WHEN LOVE IS in the air, the last thing one might be thinking about is the Philadelphia Streets Department.
But the Streets Department is thinking of the amorous toads of Upper Roxborough. It has issued a permit to close Eva Street and part of Port Royal Avenue for that neighborhood's annual toad migration.
Whenever the toads get around to making it, that is.
The migration is a mating ritual during which the toads leave the woods around the Schuylkill Center for Environmental Education and head for the Roxborough Reservoir to find a toad of the opposite sex.
Rainy weather and a series of warm days are their siren song to burrow out from the loose soil where they have spent the winter in dormancy and kick up their heels.
Volunteer toad-spotters are prowling the roads at twilight to alert the toads' protectors to put up city-approved temporary detour signs.
The Streets Department permit was the outcome of a drive spearheaded by animal activist Lisa Levinson to keep the green-and-brown amphibians - identified by naturalist Doug Wechsler as American toads - from being squashed by cars using the side roads to avoid stoplights on Ridge Avenue.
"For the past three years [during the mating ritual], the toad population has steadily declined due to traffic fatalities," said Levinson, director and co-founder of Public Eye: Artists for Animals, a project of Mobilization For Animals Pennsylvania Inc.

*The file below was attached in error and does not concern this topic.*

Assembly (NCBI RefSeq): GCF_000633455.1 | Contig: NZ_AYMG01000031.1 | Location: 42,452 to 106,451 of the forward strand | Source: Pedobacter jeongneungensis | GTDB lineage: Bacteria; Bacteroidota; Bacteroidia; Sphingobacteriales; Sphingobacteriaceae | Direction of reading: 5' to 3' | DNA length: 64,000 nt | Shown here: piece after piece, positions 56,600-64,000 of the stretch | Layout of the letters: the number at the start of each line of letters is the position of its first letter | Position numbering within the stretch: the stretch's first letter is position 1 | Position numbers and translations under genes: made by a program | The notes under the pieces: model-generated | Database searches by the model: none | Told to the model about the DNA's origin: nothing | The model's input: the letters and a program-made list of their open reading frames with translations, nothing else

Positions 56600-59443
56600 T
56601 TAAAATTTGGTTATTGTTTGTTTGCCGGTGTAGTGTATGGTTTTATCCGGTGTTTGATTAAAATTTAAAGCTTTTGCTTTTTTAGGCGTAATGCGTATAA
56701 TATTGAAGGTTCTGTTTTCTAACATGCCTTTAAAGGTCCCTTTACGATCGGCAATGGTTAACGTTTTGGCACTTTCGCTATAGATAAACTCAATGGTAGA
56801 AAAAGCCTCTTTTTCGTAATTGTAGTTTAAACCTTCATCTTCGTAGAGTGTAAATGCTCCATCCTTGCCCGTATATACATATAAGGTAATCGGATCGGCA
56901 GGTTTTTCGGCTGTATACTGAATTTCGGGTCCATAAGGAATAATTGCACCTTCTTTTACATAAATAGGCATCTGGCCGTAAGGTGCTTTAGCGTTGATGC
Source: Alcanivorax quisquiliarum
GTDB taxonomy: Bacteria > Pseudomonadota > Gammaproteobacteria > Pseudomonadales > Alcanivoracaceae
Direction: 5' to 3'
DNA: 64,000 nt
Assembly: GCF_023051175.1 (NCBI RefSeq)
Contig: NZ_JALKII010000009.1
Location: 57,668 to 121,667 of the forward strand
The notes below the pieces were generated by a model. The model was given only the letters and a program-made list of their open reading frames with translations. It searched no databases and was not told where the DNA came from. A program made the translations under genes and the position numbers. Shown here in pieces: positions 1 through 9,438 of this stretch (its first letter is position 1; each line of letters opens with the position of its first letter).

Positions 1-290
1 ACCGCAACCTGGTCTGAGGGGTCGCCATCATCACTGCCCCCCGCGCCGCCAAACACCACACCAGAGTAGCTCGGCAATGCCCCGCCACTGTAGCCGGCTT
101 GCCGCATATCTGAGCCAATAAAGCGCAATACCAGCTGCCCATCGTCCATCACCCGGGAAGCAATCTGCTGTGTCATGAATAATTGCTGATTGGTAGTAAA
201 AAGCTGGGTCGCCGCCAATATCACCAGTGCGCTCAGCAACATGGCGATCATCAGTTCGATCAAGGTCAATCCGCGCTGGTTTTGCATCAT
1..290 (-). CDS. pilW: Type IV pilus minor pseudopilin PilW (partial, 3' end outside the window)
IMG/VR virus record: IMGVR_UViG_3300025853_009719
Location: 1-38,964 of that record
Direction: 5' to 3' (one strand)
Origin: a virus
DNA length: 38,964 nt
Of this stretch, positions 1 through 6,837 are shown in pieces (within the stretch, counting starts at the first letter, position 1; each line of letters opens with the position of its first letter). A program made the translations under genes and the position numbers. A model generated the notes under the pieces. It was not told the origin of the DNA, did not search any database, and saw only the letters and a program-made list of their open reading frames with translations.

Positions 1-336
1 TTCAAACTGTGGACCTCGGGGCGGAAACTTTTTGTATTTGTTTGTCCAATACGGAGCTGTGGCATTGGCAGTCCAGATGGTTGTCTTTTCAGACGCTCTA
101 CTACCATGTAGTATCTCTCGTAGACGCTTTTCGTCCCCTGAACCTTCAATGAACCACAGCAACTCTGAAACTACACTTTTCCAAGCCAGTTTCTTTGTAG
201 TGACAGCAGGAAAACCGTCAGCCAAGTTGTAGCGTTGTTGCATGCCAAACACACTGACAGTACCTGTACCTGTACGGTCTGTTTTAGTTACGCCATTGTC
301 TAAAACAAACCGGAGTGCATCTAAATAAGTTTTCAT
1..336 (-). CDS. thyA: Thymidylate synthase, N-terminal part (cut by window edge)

"Witnesses report fifty percent fewer toads migrating each year," she said.
"On the main migration night in 2008, 100 dead toads were counted on the road, while only 25 were observed crossing the road over a two-hour period," Levinson said.
"I saw the migration myself on my way home from work" four years ago, she said. "A couple hundred toads trying to cross the road.
"The next year I started trying to help the toads cross," standing in the roadway asking drivers to slow down.
"The police were called - about me. So they came out to see if there was something wrong with me."
When she tried to get the authorities involved last year, she said, "they told me to call 9-1-1. So I did.
"They brought two [police] cars and they just closed down [a] portion of the road for a couple of hours. They were very, very understanding."
If toad-spotters sight the amphibians, then a phone tree, text messsages and e-mail will bring out about 50 volunteers to help with temporary road-detour signs, Levinson said.
"It's early right now for breeding - usually it's in April," said Wechsler, who works at the Academy of Natural Sciences and has written for kids about frogs.
Although some others have placed the toads' mating ritual later, Wechsler says that he's seen the amphibians make their trip to the reservoir as early as April 2.
"If the weather gets warm and stays warm for a little while, especially if there's a little rain," the toads could just hop off early to toad nirvana, he said.